Craig, Anita P. Books

Dr. Anita Craig lectures at the University of Cape Town; she has taught and done research at various universities in and outside South Africa. She began her career as a cognitive psychologist and later read philosophy. Dr. Craig has published widely on the application of cognitive theory to education, methodology, epistemology, and identity.

www.apcraig.com

How Cultural Differences Shape the Reception of Knowledge
2007 0-7734-5714-3
This book, written to help teachers, is a psychology of knowledge and the learning process in children aged between 4 to 18 years. It deals with problems in the classroom such as: differences in the degree of social preparedness; different assumptions about work, space and time; and variations in intellectual learning levels. The book's goal is to help teachers identify, analyze, test and teach with these issues in mind.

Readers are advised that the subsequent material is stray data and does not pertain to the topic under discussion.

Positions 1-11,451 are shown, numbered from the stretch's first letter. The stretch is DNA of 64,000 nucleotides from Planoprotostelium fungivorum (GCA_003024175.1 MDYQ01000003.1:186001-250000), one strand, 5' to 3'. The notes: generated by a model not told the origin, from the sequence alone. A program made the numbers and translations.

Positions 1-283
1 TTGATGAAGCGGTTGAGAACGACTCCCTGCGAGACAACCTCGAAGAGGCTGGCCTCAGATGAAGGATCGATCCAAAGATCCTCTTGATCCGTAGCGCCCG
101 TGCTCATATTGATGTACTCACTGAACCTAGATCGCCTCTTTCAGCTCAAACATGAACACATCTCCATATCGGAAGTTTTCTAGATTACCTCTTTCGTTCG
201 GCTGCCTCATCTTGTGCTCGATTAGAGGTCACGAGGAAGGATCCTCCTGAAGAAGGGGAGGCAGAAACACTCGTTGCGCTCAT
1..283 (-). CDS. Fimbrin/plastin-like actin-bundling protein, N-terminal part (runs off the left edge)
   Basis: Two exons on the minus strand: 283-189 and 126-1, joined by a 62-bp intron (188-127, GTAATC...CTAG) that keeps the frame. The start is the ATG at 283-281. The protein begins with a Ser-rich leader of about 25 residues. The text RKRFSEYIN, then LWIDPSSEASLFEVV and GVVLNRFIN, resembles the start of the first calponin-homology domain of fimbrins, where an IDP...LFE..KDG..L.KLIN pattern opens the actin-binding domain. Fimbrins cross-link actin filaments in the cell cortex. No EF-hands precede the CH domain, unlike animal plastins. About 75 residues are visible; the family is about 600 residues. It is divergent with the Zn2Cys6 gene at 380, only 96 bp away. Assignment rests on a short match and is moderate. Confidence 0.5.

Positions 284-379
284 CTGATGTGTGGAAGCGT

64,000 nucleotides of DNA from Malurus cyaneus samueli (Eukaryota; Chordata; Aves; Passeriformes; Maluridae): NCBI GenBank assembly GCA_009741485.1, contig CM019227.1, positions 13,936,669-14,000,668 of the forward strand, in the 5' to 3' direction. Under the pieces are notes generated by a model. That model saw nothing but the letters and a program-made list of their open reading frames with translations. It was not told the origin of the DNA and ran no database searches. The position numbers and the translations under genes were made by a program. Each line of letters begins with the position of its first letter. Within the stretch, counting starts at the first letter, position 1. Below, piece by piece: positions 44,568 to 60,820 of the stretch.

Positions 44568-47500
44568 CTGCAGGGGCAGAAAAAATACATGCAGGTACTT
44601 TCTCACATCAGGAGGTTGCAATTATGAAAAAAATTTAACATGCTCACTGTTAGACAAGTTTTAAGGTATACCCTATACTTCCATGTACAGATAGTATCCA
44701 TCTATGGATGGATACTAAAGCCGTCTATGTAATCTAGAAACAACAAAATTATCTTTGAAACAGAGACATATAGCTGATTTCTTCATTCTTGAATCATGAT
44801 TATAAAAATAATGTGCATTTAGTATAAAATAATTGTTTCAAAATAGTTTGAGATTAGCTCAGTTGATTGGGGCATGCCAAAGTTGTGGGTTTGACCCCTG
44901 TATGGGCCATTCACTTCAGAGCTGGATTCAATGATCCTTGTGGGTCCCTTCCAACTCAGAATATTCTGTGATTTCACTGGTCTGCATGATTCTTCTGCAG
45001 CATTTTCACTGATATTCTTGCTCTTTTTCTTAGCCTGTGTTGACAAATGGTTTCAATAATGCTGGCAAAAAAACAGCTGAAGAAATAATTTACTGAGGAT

What is the Self? a Philosophy of Psychology
2006 0-7734-5931-6
The studies presented here have a central point of departure: it is remarkable that we, as biological organisms in a social world, configure our lives in terms of selves. This work succeeds in bringing together different but related disciplines concerned with people and the histories and conditions of their lives. Biology and science, philosophical investigations of identity and narrative theory, and conceptual analysis of the rule-governed nature or meaningfulness of social actions and beings are drawn into an investigation of the age-old question 'What/who are we?' In emphasizing the self’s natural constitution; its development into a reference point for communication and legal and moral responsibility and accountability; and as a biography open to the vagaries of existence, these studies show the way out of both psychology’s ongoing anxieties about the perceived threat posed by explanations forthcoming from the biological and brain sciences, and difficulties in demarcating the nature of psychological knowledge. The answer worked out to the central question addressed is thus an optimistic one in that it shows the niche for knowledge of human nature and the texts that enfold lives, and of cause-effect links and meaningful things.